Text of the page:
To Nigel Farage it seemed clear that Thornberry ‘looked down her nose’ at working people. The van owner said ‘I’ve not got a clue who she is, but she’s a snob’ – which I find interesting: if he doesn’t know her, how does he know she is a snob?

At the time of writing there is no end to the saga. The van owner then went to Thornberry’s home armed with a flag, only to find that she was out. And so on.

I have no idea what was going on in Thornberry’s mind when she sent the tweet but I see no evidence that she intended to be critical. I am inclined to agree withRebecca Winson. People who live in estates where England flags are prominently displayed are better able to judge what statements they are making: when they express support for a football team, when they are making an anti-immigrant statement, and so on. Ed Miliband is not one of these people, yet he leads the political party that likes to think it represents them. What he knows is that the social class he actually belongs to does have stereotypes of ‘white van man’ and families who drape England flags around their houses; but this same class knows that it is not politically correct to express disapproval of them. Having lived in both cultures myself I am well aware of the huge differences, and I am not at all surprised that Miliband feels sensitive about his situation.

Above all, this fall-out from the by-election tells us volumes about the jittery state of the traditional political leaders. The Huffington Post has a good analysis with its article ‘Seven utterly depressing things we have learned about British politics ‘.

Meanwhile, here in Liverpool 17 we have just received Labour Rose, the local Labour Party leaflet, explaining that the Labour Council is rescuing Liverpool’s libraries ‘from closure due to Government cuts’.

Actually the cuts are demanded by the Government but the original decision to close the libraries was a Council decision. So the news is that Labour has saved the libraries from a Labour decision. The leaflet doesn’t mention that the official opposition party, the Green Party, had conducted a popular campaign against the closures, but it is a pleasure to have one’s attention turned to something that does have practical significance.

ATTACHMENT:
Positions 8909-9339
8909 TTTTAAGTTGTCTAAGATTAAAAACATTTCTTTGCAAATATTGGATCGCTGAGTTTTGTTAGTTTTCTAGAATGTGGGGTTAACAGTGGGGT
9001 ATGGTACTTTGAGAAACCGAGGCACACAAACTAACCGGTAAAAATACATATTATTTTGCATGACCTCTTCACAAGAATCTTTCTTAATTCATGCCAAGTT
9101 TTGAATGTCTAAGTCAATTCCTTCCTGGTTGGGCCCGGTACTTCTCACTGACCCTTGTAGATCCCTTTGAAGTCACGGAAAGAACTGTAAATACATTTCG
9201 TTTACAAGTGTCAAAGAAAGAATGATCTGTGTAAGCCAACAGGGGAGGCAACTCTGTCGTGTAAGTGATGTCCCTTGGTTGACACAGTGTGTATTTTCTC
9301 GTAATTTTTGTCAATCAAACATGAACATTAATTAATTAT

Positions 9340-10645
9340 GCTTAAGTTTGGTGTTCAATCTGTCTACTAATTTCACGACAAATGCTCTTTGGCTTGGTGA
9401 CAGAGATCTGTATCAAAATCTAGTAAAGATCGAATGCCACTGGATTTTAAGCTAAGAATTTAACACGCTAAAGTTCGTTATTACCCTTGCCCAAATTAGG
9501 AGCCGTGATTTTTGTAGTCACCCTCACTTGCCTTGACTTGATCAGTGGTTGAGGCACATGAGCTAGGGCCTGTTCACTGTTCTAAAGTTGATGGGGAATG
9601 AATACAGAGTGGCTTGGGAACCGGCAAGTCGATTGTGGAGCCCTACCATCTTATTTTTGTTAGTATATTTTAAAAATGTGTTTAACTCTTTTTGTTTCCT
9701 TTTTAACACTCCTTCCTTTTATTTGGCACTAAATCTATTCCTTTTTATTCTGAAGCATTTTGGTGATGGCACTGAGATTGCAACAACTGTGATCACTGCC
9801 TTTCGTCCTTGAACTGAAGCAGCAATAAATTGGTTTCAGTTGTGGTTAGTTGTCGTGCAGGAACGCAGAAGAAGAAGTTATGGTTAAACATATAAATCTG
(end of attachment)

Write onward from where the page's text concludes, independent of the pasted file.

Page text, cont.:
If the media discussion of Rochester is going to set the tone for political debate between now and the General Election, one can only sympathise with the Occupy protestorsin their complaint that we do not have any real democracy.

Personally I would like to be governed by people who know what they believe, explain it warts and all so that we all understand, and leave it to the voters to decide whether they want it. People like that do not get jittery about their prospects of winning or losing. Instead they explain what they believe in doing.

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Assisted dying: must people suffer?

Is it acceptable to make innocent people suffer in order to uphold society’s moral norms about the sanctity of life?

Love or oppression?

In his Church Times article opposing assisted dying (Church Times 1 November 2014) Nigel Biggar, a leading British ethicist, accepts that many of the terminally ill endure intense suffering, but argues that

when suffering is borne for the sake of protecting fellow-citizens against the hostile manipulation that would arise from the legalisation of assisted suicide, then suffering is no longer meaningless for it becomes an act of love. And meaningful suffering is sometimes easier to bear.